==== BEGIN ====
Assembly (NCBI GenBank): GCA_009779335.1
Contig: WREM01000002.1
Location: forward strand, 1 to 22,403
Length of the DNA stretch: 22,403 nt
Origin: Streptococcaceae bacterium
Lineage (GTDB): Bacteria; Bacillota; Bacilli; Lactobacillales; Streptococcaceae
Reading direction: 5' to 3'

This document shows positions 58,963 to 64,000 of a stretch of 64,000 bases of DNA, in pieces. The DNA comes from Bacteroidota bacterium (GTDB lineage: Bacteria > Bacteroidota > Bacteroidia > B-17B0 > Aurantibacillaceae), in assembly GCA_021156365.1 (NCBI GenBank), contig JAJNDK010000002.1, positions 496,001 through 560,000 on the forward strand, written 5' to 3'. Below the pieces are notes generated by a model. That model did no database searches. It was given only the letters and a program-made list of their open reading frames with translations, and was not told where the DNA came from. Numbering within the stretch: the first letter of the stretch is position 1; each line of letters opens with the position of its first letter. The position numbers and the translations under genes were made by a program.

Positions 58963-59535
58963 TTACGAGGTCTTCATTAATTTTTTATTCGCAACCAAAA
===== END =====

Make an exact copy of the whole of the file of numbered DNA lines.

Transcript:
Assembly (NCBI GenBank): GCA_009779335.1
Contig: WREM01000002.1
Location: forward strand, 1 to 22,403
Length of the DNA stretch: 22,403 nt
Origin: Streptococcaceae bacterium
Lineage (GTDB): Bacteria; Bacillota; Bacilli; Lactobacillales; Streptococcaceae
Reading direction: 5' to 3'

This document shows positions 58,963 to 64,000 of a stretch of 64,000 bases of DNA, in pieces. The DNA comes from Bacteroidota bacterium (GTDB lineage: Bacteria > Bacteroidota > Bacteroidia > B-17B0 > Aurantibacillaceae), in assembly GCA_021156365.1 (NCBI GenBank), contig JAJNDK010000002.1, positions 496,001 through 560,000 on the forward strand, written 5' to 3'. Below the pieces are notes generated by a model. That model did no database searches. It was given only the letters and a program-made list of their open reading frames with translations, and was not told where the DNA came from. Numbering within the stretch: the first letter of the stretch is position 1; each line of letters opens with the position of its first letter. The position numbers and the translations under genes were made by a program.

Positions 58963-59535
58963 TTACGAGGTCTTCATTAATTTTTTATTCGCAACCAAAA